In the present post I want to expand on this, to some additional cars. A car type which is very well represented in SPMW rosters (see the first two posts in this series, links provided in the paragraph above) is box cars. Essentially the track forces acquired these cars by keeping in contact with the Mechanical Department, and arranging to choose the best available in a group being scrapped. Often the chosen car(s) would then get an overhaul and fresh coat of paint, but sometimes if needed immediately might only have reporting marks changed and then pressed into service. I have modeled both kinds of paint schemes.
I show below two models built from Westerfield kits, both of the body style typical of Harriman Lines Common Standard classes B-50-2, -3 and -4. Built from 1906 through 1909, there were more than 10,000 box cars in these three classes. more than 7000 of them for the SP and T&NO railroads. They continued as major players in the Southern Pacific boxcar fleet until about 1930,w hen their numbers began to decline precipitously. By 1940, they became rare in revenue service. (For a fuller history, see Chapter 6 in my book, Southern Pacific Freight Cars, Vol. 4, Box Cars, Revised Edition (Signature Press, 2006 and 2014.)
As soon as these cars began to leave the revenue-car roster, of course, maintenance people were selecting the soundest cars for their own use. SP rosters of MW cars do show many box cars from these classes converted to MW use in the late 1920s and during the 1930s, exactly while their revenue numbers were falling sharply. So if a modeler of the 1950s, like me, wants to operate one of these fine Westerfield models, it will have to be as a member of the SPMW roster.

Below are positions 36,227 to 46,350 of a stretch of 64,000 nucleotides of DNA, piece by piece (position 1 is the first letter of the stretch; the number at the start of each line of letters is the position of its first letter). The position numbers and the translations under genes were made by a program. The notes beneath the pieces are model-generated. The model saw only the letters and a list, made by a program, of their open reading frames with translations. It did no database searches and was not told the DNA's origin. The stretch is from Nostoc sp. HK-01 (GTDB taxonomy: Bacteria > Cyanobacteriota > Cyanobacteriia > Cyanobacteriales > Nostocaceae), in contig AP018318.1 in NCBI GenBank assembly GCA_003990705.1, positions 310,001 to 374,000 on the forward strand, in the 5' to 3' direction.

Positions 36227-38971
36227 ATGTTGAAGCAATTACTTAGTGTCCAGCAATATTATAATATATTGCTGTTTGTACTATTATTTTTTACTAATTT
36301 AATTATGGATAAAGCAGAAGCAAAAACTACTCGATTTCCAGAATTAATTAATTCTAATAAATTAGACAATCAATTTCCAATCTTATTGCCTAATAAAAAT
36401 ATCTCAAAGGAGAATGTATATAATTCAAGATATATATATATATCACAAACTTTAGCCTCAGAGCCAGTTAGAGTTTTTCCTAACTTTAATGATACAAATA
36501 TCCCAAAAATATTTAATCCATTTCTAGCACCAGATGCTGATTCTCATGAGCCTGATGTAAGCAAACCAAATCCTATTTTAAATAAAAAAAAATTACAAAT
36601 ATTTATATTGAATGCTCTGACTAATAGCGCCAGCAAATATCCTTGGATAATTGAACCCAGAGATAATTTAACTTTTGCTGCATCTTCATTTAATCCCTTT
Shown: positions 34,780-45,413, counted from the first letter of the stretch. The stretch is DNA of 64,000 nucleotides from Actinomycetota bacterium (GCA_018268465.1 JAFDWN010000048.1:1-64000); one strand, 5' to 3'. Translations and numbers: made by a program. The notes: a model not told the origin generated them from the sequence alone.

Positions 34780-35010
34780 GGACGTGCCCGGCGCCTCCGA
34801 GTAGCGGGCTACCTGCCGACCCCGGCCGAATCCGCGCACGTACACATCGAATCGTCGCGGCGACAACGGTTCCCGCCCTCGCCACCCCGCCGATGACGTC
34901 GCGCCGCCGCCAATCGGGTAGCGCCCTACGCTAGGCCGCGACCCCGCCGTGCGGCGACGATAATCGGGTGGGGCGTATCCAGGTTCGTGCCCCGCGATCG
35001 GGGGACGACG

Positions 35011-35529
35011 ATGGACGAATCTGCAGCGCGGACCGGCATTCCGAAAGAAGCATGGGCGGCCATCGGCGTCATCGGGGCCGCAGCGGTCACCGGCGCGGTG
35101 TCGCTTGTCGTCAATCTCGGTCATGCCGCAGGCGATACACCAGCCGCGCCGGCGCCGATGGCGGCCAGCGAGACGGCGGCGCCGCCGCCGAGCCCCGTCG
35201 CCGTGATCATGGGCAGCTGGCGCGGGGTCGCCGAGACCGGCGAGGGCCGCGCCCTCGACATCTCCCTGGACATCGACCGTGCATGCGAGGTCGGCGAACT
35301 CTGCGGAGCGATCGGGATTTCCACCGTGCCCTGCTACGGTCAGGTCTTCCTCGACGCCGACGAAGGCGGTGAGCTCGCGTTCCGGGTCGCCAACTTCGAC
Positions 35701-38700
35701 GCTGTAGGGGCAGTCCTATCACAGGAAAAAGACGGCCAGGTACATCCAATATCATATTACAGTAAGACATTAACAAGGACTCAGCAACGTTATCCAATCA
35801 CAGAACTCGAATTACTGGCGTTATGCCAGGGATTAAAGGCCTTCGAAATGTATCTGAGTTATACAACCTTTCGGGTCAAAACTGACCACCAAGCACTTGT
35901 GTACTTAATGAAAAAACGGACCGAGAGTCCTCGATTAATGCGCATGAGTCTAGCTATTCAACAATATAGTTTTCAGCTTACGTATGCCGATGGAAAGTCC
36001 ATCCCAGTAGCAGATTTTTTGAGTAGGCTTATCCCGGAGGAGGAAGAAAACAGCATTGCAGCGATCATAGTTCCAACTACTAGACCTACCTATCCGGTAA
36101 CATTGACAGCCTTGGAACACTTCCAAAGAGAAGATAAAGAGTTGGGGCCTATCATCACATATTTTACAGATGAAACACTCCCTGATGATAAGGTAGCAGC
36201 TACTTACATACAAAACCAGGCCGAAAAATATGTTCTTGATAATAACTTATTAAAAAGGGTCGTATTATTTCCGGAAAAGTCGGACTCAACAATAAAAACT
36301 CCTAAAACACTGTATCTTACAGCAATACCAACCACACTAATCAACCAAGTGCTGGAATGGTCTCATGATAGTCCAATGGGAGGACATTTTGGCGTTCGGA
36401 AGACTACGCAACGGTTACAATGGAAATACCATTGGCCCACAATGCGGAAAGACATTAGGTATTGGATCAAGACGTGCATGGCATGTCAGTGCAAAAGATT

Here is one example, depicting the kind of car that would have been pressed into service without repainting, leaving the former SP emblem still on the car, but with a paint patch for the SPMW car numbering.
More commonly, though, the MW people would have gone over the car to make sure it was mechanically sound, made any modifications they desired, and then would have given it a fresh coat of paint, with no visible indication of its former status in a revenue paint scheme. What would that look like? Here is an example of one such car, which has received an end door and a ladder and a sill step alongside the side door (the same photo was included in the first link cited at the top of this post). The photo is from the Arnold Menke collection, location and photographer unknown. Note that the only item of dimensional data is the light weight. The SPH&TS roster shows that this is a former B-50-2 car, number 89084, converted to MW on December 30, 1944.
My model is patterned after this paint scheme, though I left the model without the kinds of body modifications shown above. I also happen to have chosen a very interesting Westerfield kit here, which models the one and only SP car to receive a Van Dorn pressed-steel end (kit 1761). I showed two views of the prototype car in an earlier post (you can see it at this link: http://modelingthesp.blogspot.com/2015/08/using-prototypes-older-than-your.html ). This model too was given the very Spartan kind of lettering shown above on SPMW 3566. It is shown in the photo below on the outfit track in my layout town of Ballard. (You can click to enlarge.)
Both these box cars can be operated with waybills for such cargoes as track materials and supplies. Another common load would have been track tools for use on some roadway maintenance job. Here is just one example of the waybills for MW box cars in use on my layout; note that it is prominently marked as a “non-revenue” bill.
These box cars are useful as part of the overall layout operation, because of course they are part of the work of the railroad. Having set aside an outfit track in my town of Ballard, they have a place to go, and sometimes a place to remain through several operating sessions. Just like the prototype.